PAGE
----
Home > Uncategorized > The place of metadata

The place of metadata

I am entering this picture into the blog mainly so I can refer to it if I need to.

Relationships between thing, IR, description, metadata

Relationships between thing, IR, description, metadata

The problem is that people often get confused about these relationships. Maybe I am confused and it’s catching, but I have no evidence of this.

Some people like to talk about “the metadata for a bridge”. ┬áThat really bothers me. Metadata in common usage (outside of circles of confused informatics weenies) means information about information. Look it up. So what’s really meant is “a description of a bridge” or “data about a bridge”.

Some people like to say that all information resources (document-like things) are descriptions. They aren’t. A symphony isn’t a description, nor is a word list.

The main message is the center axis but the side classes are added to document what another subclass choice would be in each case.

I don’t know much UML but I have picked up one habit, which is to use this kind of arrow (the one whose head looks like a triangle) to mean “is a subclass of” or “is a”. If it were a relation like others you see in diagrams like this where the nodes are classes, the relation would be “equals” where some of the things in the target are not equal to anything in the source. Using a different kind of arrowhead emphasizes the difference in kind. Relation links to me mean “some of these are [label]-related to some of those.” I could use UML or ER detailing (double-arrow and so on) to say whether it’s some or all in each case and whether the relationship is functional or inverse functional, but I don’t because I can never member what those funny annotations mean.

To relate to the FRBR discussion, a BR (bibliographic record) would be one kind of metadata record.

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  1. rich ferrante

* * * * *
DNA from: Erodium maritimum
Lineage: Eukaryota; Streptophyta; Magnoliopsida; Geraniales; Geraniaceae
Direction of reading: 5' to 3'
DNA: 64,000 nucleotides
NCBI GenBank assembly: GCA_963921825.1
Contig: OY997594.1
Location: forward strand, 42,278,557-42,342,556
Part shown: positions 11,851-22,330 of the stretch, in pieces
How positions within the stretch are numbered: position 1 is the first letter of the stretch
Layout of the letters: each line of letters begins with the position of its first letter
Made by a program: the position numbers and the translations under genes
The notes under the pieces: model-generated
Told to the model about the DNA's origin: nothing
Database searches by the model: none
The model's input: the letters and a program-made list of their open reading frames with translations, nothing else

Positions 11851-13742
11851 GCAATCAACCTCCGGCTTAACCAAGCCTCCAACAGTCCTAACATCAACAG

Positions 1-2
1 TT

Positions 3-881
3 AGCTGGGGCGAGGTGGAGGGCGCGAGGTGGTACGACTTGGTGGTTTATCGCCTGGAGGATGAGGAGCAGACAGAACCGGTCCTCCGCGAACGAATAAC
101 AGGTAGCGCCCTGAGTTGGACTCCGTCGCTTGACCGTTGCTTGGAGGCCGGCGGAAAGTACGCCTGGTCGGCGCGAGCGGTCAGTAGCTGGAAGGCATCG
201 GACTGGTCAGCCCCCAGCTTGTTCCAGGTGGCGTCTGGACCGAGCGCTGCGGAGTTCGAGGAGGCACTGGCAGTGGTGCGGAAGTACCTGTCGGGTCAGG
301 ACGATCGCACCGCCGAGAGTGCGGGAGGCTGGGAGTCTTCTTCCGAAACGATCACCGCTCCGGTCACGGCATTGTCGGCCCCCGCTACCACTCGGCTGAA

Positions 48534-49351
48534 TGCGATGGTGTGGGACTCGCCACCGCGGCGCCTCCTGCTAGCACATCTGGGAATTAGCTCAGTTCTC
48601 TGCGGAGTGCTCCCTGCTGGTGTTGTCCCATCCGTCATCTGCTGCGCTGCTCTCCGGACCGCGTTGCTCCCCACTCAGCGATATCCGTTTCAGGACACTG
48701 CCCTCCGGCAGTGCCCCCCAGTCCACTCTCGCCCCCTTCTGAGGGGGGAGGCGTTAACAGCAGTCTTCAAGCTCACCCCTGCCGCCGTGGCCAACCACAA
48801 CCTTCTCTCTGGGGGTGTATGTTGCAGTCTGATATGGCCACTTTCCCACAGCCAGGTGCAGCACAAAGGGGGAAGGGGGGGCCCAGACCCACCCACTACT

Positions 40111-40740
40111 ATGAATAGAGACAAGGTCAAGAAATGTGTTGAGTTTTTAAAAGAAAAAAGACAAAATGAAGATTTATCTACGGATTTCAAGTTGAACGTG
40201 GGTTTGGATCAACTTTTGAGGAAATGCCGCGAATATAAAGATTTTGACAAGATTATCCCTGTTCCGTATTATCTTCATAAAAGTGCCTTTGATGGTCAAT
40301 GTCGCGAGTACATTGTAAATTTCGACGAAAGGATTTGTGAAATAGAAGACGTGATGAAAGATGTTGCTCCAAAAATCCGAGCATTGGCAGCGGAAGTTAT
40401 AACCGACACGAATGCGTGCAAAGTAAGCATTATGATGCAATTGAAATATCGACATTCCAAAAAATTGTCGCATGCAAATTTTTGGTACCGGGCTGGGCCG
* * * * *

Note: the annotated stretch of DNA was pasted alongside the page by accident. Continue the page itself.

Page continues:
2012-06-29 at 21:47 | #1

    I mostly agree. However, I would broaden metadata to include any type of object, not just “written” ones, e.g., an ultrasound of a bridge, a physical model of a bridge, the blueprints for a bridge.
    Maybe another way of looking at it (which may be what you’re showing) is that the metadata could serve as a link between two objects delineating the manner in which one describes the other.

    • 2012-06-30 at 14:03 | #2

      Hi Rich. Obviously (form what I said in the post) I disagree with you. I’m a linguistic conservative; I like to maintain words in the meanings they have had in the past, and you are supporting a semantic shift of which I disapprove. The traditional meaning, both etymologically and by usage in library science, is definitely “after data” or “about data”, not “data about”. “Data about” is the same as “data” since all data is/are about *something*.

      We have two words in our language, “data” and “metadata”. If I agree with you then I’m don’t know what the difference would be between the two. Losing a distinction in meaning between two words is the same as extinction of one of the words, and words are hard to come by. What would be an example of something, under your disruption, that would be “data”, but not “metadata”?

      Take a look at the Wikipedia article http://en.wikipedia.org/wiki/Metadata , which, while not necessarily authoritative, supports my position and opposes yours.

      (Don’t get me started on “data is” vs. “data are”.)

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